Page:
Researchers call for transparent ethic committees

September 29, 2016 by Dominic Younger, University of Dundee
Researchers call for transparent ethic committees
Credit: University of Dundee

Poor regulation of research can cause direct harm to patients, suggests a new research study led by the University of Dundee.

The international study led by Dr Jonathan Mendel from the University has called for greater transparency in ethics committee processes.

The report, which saw input from researchers across the UK and Australia, has been published in the British Medical Journal (BMJ).

Investigating the process of ethical approval and the information given to patients with rheumatoid arthritis in , the study suggests that by making documentation freely available, it will allow ethical decisions to be independently reviewed, publicly discussed, and learnt from.

It further suggests that systematic review of evidence could allow for more effective scrutiny by Research Ethics Committees prior to publication.

Dr Mendel, a Lecturer in Human Geography whose research covers social aspects of trials amongst other areas, said, "We have shown that ethics processes around trials can lead to problematic decisions, which risk having significant impact on trial participants.

"Ethics processes are important to society, and should be open to public scrutiny. This is vital, both to minimise avoidable participant harms and to maintain public trust."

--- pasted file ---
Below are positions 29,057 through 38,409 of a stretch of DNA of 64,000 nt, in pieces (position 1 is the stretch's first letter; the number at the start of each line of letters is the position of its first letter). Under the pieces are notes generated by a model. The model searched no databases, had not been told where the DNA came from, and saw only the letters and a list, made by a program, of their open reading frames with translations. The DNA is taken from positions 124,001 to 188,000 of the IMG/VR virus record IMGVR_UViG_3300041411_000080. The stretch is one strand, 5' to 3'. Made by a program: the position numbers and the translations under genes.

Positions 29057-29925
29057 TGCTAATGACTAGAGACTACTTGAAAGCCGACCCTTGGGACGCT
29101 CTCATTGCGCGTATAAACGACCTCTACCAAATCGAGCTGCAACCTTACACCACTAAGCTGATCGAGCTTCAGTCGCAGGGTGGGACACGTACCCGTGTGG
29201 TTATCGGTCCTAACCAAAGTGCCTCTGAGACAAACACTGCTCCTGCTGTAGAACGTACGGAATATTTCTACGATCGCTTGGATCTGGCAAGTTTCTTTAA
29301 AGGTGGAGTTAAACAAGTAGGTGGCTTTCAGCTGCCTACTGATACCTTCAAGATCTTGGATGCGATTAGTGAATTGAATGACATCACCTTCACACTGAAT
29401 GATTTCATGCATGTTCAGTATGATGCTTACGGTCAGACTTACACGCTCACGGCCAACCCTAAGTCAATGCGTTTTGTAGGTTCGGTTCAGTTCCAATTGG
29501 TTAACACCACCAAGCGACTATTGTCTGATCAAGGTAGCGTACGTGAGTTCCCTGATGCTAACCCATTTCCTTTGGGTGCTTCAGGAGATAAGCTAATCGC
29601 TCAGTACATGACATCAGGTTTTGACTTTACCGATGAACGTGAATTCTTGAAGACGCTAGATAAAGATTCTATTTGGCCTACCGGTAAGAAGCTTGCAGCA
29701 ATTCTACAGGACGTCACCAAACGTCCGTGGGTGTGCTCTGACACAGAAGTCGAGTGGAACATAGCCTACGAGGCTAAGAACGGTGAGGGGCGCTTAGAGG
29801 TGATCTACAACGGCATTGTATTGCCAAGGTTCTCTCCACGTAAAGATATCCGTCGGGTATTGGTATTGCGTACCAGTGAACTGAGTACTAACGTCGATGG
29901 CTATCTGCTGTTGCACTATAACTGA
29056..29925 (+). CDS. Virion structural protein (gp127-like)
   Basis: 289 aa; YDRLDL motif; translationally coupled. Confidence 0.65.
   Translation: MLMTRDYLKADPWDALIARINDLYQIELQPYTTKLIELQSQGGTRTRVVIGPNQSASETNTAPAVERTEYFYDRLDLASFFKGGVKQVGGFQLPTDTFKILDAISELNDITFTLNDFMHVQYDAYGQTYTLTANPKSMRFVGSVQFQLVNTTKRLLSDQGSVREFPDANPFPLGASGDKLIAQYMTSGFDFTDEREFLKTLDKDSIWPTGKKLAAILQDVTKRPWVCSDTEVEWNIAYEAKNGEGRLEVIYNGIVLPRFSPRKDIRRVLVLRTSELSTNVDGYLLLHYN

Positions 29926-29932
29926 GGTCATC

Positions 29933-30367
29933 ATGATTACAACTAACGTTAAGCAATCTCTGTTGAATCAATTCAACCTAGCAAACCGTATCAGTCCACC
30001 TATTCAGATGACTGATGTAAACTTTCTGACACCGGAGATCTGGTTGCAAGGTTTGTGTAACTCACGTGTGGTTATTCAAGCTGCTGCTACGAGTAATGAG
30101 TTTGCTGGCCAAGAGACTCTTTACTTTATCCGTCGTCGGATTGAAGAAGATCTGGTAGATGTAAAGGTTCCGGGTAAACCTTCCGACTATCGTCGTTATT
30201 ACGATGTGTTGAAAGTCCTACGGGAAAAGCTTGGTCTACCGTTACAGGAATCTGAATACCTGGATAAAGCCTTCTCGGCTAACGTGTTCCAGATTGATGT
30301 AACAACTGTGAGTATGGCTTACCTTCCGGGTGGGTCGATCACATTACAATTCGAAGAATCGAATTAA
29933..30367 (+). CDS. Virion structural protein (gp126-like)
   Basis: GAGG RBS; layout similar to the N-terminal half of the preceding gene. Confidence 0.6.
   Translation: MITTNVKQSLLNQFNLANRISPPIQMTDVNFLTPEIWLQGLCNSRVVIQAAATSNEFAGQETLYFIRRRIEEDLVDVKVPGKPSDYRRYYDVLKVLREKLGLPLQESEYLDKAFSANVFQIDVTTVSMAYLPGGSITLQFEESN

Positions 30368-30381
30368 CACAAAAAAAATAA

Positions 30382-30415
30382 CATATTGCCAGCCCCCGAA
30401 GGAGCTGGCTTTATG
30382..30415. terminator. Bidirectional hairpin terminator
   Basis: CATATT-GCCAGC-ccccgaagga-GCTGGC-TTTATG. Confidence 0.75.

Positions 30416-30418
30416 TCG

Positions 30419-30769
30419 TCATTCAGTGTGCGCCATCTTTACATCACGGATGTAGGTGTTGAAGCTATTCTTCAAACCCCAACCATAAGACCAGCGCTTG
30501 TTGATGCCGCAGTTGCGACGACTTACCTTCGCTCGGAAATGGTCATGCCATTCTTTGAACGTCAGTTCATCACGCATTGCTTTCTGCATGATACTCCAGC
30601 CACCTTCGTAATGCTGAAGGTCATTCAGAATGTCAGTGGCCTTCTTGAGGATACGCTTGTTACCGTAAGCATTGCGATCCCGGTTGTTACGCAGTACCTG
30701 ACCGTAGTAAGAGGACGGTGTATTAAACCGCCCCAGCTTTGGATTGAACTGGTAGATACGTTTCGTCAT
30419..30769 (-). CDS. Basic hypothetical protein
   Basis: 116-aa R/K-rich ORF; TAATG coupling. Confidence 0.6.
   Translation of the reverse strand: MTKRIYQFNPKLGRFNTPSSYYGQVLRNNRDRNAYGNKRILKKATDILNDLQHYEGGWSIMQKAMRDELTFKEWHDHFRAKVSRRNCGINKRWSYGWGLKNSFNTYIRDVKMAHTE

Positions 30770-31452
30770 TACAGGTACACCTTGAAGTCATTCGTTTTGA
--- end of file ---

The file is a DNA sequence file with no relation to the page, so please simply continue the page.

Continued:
Dr Ben Goldacre from the University of Oxford, said, "Transparency for clinical trials is now firmly on the agenda with campaigns such as AllTrials. But transparency requires more than trial results. We can only be confident that patients' interests are being protected if all consent forms and ethics deliberations are publicly available."

Explore further: Big pharma inconsistent with disclosure of information on clinical trials, new study finds

More information: Jonathan Mendel et al. Problems with ethical approval and how to fix them: lessons from three trials in rheumatoid arthritis, BMJ (2016). DOI: 10.1136/bmj.i4626

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